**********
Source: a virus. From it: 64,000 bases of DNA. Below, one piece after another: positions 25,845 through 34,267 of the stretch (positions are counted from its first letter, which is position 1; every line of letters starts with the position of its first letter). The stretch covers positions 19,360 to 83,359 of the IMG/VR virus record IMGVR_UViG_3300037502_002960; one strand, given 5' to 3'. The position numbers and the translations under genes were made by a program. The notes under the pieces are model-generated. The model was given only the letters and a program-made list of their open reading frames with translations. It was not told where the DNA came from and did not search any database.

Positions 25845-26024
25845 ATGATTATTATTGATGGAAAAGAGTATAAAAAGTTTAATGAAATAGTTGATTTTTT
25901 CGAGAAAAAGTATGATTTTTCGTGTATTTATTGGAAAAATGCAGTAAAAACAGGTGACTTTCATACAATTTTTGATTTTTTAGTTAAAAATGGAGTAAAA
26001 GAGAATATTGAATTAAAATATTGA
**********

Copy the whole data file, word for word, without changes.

Source: a virus. From it: 64,000 bases of DNA. Below, one piece after another: positions 25,845 through 34,267 of the stretch (positions are counted from its first letter, which is position 1; every line of letters starts with the position of its first letter). The stretch covers positions 19,360 to 83,359 of the IMG/VR virus record IMGVR_UViG_3300037502_002960; one strand, given 5' to 3'. The position numbers and the translations under genes were made by a program. The notes under the pieces are model-generated. The model was given only the letters and a program-made list of their open reading frames with translations. It was not told where the DNA came from and did not search any database.

Positions 25845-26024
25845 ATGATTATTATTGATGGAAAAGAGTATAAAAAGTTTAATGAAATAGTTGATTTTTT
25901 CGAGAAAAAGTATGATTTTTCGTGTATTTATTGGAAAAATGCAGTAAAAACAGGTGACTTTCATACAATTTTTGATTTTTTAGTTAAAAATGGAGTAAAA
26001 GAGAATATTGAATTAAAATATTGA